Later on, lessons from the Algerian front proved invaluable to other powers who foresaw a future colonial war. The United States was one of them. David Galula, a French intelligence officer who served in Algeria, was invited to Harvard University as a lecturer where he drafted a manual on counterinsurgency warfare. This manual is studied in military academies across the world to this day, and the modern U.S. Army Counterinsurgency Manual is largely identical to Galula’s original work.
While Galula’s concise, matter-of-fact writing style reminiscent of a military bulletin may be popular in defense academies, it is the anthropologist Germaine Tillion’s work which should really be required reading at the war college. Galula stresses in his manual that the real battleground in a guerrilla war is the mind of the population. Tillion, a member of the French Resistance during the Second World War and a celebrated ethnographer, proved that true attention to people can not only win wars, but prevent them outright.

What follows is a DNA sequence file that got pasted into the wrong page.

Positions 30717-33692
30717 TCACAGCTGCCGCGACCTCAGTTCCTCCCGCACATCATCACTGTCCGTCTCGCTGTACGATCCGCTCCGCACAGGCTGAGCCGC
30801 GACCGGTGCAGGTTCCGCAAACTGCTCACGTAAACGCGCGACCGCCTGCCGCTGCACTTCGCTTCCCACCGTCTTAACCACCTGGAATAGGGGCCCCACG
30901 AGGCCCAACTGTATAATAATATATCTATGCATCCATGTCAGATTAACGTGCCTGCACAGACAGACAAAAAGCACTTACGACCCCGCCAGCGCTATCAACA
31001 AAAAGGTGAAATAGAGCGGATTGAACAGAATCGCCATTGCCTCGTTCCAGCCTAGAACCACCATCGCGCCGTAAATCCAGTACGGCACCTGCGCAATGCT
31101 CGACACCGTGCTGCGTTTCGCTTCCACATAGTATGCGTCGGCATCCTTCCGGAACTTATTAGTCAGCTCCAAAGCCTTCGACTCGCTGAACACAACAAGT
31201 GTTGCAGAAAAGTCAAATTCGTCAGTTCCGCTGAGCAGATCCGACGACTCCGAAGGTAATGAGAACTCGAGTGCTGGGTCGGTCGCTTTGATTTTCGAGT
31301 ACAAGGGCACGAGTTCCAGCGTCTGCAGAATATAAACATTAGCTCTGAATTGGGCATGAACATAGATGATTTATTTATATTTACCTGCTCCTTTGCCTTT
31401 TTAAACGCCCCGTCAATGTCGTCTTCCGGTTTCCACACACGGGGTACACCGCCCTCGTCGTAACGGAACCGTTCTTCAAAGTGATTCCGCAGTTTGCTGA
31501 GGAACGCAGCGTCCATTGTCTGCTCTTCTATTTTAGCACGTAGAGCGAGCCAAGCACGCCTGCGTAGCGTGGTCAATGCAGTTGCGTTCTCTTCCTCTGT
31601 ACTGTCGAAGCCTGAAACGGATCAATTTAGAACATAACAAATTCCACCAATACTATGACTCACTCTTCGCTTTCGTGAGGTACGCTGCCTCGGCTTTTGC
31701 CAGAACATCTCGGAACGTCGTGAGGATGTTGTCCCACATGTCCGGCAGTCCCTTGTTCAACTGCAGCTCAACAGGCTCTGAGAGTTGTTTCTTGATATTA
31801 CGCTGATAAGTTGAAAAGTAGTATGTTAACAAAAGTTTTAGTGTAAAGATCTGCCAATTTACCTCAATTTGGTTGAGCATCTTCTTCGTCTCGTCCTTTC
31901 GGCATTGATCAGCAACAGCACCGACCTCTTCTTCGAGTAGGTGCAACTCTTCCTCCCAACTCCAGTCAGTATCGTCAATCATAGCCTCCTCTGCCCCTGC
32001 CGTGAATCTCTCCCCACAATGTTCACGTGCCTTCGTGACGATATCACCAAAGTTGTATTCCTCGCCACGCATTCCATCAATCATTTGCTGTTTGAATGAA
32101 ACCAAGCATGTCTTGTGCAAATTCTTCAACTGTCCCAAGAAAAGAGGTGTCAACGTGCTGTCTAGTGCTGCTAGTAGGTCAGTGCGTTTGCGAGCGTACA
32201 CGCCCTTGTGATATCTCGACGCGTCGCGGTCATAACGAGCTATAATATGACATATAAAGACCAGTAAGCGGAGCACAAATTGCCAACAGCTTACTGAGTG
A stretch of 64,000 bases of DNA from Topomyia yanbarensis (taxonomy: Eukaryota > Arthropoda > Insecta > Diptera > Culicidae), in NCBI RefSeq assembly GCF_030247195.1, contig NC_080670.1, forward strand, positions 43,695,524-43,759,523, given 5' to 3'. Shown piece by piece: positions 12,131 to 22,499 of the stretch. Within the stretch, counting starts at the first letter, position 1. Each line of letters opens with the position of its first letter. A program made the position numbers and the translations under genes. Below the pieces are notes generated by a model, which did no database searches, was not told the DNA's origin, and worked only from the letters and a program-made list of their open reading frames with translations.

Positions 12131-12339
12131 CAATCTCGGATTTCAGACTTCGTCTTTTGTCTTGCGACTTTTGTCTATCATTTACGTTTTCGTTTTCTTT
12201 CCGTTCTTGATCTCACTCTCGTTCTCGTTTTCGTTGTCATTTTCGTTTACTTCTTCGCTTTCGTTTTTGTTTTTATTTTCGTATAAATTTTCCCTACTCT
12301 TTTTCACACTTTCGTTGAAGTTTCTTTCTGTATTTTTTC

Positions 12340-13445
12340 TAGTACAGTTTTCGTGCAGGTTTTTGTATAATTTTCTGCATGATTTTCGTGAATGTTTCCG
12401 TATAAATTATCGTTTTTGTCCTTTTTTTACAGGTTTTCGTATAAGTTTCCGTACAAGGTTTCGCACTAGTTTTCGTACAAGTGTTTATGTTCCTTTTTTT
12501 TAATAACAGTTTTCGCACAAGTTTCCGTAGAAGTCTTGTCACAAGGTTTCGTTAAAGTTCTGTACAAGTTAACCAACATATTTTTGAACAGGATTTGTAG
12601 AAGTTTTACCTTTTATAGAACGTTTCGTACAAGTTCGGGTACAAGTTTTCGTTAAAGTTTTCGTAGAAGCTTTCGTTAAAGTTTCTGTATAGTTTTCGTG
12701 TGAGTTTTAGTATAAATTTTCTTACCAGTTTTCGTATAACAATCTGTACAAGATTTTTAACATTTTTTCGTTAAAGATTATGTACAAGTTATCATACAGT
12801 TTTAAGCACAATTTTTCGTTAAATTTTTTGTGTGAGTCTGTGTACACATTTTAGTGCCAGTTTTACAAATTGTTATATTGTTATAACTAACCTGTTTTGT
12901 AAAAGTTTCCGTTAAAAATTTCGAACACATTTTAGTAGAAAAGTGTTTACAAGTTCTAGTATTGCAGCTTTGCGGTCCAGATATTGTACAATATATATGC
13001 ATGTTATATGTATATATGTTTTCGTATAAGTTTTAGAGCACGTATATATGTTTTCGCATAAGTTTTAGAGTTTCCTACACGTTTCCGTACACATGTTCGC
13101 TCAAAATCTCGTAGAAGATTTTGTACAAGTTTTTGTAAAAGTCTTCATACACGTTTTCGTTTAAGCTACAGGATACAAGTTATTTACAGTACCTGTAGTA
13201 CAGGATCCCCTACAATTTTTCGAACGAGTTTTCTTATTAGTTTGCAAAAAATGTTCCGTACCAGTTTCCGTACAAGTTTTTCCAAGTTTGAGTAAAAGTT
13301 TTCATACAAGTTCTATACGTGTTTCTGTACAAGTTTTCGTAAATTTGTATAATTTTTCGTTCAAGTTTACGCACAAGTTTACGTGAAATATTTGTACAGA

While the French in Algiers still sipped pastis on the terraces, Tillion took several trips to Algeria, the first of which took place in 1953 on the eve of the uprising in Algiers. Through her observations and interactions with the local Arab, Berber, and pied-noir populations, Tillion painted a realistic scene of Algeria, published in 1957. It was a scene from which many French authorities preferred to look the other way. In the magnum opus recollecting her various excursions, l’Algerie en 1957 (published in English as Algeria: The Realities), Tillion uncovers the motives behind the uprising, by then nearly three years into the conflict; in doing so, she uncovered the effects of 130 years of colonialism on a nation- a term which is referred to by the work in question, in one word, as ‘pauperization’ (chlochardisation).